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Home / Case News / A Preference Transfer Made for a Labor Contract May Invoke New Value Defense Only When “Work” Begins After a “Preference”

A Preference Transfer Made for a Labor Contract May Invoke New Value Defense Only When “Work” Begins After a “Preference”

August 1, 2020, Central District of Illinois – Defendant, a radiologist, is a former employee and shareholder of a Debtor. The Defendant began working for the Debtor in 2003. He became a shareholder in 2005 and remained a shareholder until April 2012, at which time he sold his shares in the Debtor to Dr. Aldo C. Ruffolo (“Ruffolo”), the Debtor’s former CEO.

The Defendant entered into an agreement with the Debtor regarding the sale of his shares and his continued employment with the Debtor. Under the terms of the contract, the Defendant agreed to work for the Debtor for an annual salary of $550,000 per year. The second part of the agreement was a stock purchase agreement between the Defendant and Ruffolo individually, whereby Ruffolo agreed to purchase all of the Defendant’s shares in the Debtor for $600,000.

The stock purchase agreement required Ruffolo to pay the Defendant $200,000 within 120 days of the closing date of the agreement. The remaining balance of $400,000 was to be paid in four (4) equal annual installments of $100,000 each. On April 30, 2012, Ruffolo transferred the initial $200,000 payment into the Defendant’s Wells Fargo account. Neither Ruffolo nor the Debtor further complied with their obligations under the agreement. Ruffolo made no further payments under the stock purchase agreement. Similarly, the Debtor failed to timely pay the Defendant’s salary under the agreement resulting in a $216,849.00 claim for unpaid wages. The Debtor testified that he received no salary payments after 2014 except two payments of $12,124.41 each.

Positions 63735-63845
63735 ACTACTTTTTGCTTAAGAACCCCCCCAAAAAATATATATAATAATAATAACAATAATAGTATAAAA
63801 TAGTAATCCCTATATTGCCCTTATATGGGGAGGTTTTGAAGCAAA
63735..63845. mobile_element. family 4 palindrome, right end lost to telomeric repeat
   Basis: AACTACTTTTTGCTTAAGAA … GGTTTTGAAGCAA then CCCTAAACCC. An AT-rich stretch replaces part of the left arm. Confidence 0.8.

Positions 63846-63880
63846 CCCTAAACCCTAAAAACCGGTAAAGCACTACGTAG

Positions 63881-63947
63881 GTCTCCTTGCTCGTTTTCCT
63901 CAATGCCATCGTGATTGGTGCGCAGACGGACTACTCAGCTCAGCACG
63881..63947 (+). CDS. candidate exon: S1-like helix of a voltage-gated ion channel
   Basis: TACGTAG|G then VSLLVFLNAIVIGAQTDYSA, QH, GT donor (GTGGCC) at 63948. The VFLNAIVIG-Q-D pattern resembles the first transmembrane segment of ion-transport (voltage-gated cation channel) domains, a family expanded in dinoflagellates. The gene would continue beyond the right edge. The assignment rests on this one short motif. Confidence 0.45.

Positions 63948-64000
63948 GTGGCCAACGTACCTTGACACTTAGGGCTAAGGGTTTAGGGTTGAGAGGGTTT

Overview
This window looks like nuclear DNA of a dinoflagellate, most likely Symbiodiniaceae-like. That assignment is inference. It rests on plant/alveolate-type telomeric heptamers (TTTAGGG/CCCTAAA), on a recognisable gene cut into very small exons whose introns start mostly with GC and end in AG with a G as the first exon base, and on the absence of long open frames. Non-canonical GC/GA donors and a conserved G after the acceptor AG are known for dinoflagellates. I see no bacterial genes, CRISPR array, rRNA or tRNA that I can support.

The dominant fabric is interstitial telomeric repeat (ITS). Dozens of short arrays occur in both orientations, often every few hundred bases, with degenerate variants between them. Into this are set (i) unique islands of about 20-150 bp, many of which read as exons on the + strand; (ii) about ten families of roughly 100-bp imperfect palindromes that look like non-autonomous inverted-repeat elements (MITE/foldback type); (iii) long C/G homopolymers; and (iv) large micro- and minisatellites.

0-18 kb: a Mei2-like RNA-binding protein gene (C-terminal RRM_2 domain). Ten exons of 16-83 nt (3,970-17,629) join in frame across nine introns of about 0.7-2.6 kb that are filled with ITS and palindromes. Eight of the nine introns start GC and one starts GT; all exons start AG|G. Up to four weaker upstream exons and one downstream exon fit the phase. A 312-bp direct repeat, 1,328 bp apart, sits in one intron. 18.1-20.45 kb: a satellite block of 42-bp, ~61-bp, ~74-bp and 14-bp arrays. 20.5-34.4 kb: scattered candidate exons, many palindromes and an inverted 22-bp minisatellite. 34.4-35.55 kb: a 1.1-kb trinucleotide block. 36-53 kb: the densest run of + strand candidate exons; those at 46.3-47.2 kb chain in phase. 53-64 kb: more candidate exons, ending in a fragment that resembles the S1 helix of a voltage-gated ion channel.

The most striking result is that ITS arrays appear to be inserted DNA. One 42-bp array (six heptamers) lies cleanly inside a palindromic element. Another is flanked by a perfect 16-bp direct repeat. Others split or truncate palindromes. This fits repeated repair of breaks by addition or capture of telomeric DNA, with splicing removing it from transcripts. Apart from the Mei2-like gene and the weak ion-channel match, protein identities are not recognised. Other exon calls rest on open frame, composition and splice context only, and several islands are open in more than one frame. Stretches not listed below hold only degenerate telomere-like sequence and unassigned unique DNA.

The Debtor subsequently filed its bankruptcy petition on April 24, 2015. Two years later, the Trustee filed a complaint against the Defendant to avoid the salary payments as preferential transfers according to 11 U.S.C. § 547(b), avoid the $200,000 stock payment to the Defendant as a fraudulent transfer under 11 U.S.C. § 548(b). On May 20, 2019, hearing, it was stipulated that the salary payments constituted preferential transfers under § 547(b) and the Court was now only tasked with determining if any of the Defendant’s potential defenses were available to him.

The Defendant asserted that he was entitled to a defense under § 547(c) because he gave new value for the benefit of the Debtor and thus salary payments cannot be recovered as preferential transfers. According to the Defendant, the new value he extended to Debtor was his continuing employment. The employment agreement purported to pay Defendant $550,000 for the first three years and this amount could be changed by a vote by the Board of Directors for the last two years.

The Defendant alleged that he worked under this agreement up to Debtor’s bankruptcy and had received two payments totaling $24,248.82 within the 90 days before filing. The Defendant further added that the preferential transfers made by Debtor were to make up for salary payments it already owed to Defendant. The payments were not given to Defendant so that he would start working for Debtor after they were made. The Court relied on Stahl v. Whelan Elec., Inc. (In re Modtech Holdings, Inc.), 503 B.R 737 (Bankr. C.D. Cal. 2013), and concluded that a preference made for a labor contract can invoke the defense under § 547(c)(4) but only when they begin work after the preference.

The Court found that in the case at bar, the Defendant’s continued labor was not new value because he had been providing the labor for the entire duration of the employment agreement and did not begin providing the labor due to the two payments. Thus, the Defendant was not entitled to a defense under § 547(c)(4) and, since no other defenses were brought by Defendant, the Court found that the two payments totaling $24,248.82 were preferential transfers subject to avoidance by Plaintiff.

The Court further added that as at the hearing on May 20, 2019, Defendant’s then counsel had admitted that the stock payment constituted a fraudulent transfer according to § 548. this renders a discussion of avoidability under Counts II and III unnecessary. Accordingly, the Court concluded that the preferential transfers of $24,248.82 and that the fraudulent transfer of $200,000 was avoidable, but the Plaintiff may only recover the preferential transfers totaling $24.248.82 plus interest and costs from the Defendant.